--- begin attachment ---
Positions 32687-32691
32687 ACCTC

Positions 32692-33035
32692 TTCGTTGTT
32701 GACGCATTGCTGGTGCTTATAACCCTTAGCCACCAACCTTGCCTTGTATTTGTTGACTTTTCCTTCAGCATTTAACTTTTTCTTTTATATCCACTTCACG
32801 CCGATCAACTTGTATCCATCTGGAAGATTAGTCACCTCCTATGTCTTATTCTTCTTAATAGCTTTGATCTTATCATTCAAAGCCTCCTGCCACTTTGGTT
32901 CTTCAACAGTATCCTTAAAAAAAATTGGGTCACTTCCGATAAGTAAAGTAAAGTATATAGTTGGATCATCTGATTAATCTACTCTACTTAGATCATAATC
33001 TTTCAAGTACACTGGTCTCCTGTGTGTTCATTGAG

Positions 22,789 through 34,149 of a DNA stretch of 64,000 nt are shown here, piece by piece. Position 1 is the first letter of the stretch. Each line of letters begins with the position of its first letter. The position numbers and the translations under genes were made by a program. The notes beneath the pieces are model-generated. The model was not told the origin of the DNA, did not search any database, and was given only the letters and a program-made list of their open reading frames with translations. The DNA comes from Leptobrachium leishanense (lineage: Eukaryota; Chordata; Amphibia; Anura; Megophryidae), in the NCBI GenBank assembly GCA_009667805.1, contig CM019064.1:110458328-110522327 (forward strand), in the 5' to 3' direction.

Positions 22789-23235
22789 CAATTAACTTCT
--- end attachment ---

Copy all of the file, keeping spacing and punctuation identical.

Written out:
Positions 32687-32691
32687 ACCTC

Positions 32692-33035
32692 TTCGTTGTT
32701 GACGCATTGCTGGTGCTTATAACCCTTAGCCACCAACCTTGCCTTGTATTTGTTGACTTTTCCTTCAGCATTTAACTTTTTCTTTTATATCCACTTCACG
32801 CCGATCAACTTGTATCCATCTGGAAGATTAGTCACCTCCTATGTCTTATTCTTCTTAATAGCTTTGATCTTATCATTCAAAGCCTCCTGCCACTTTGGTT
32901 CTTCAACAGTATCCTTAAAAAAAATTGGGTCACTTCCGATAAGTAAAGTAAAGTATATAGTTGGATCATCTGATTAATCTACTCTACTTAGATCATAATC
33001 TTTCAAGTACACTGGTCTCCTGTGTGTTCATTGAG

Positions 22,789 through 34,149 of a DNA stretch of 64,000 nt are shown here, piece by piece. Position 1 is the first letter of the stretch. Each line of letters begins with the position of its first letter. The position numbers and the translations under genes were made by a program. The notes beneath the pieces are model-generated. The model was not told the origin of the DNA, did not search any database, and was given only the letters and a program-made list of their open reading frames with translations. The DNA comes from Leptobrachium leishanense (lineage: Eukaryota; Chordata; Amphibia; Anura; Megophryidae), in the NCBI GenBank assembly GCA_009667805.1, contig CM019064.1:110458328-110522327 (forward strand), in the 5' to 3' direction.

Positions 22789-23235
22789 CAATTAACTTCT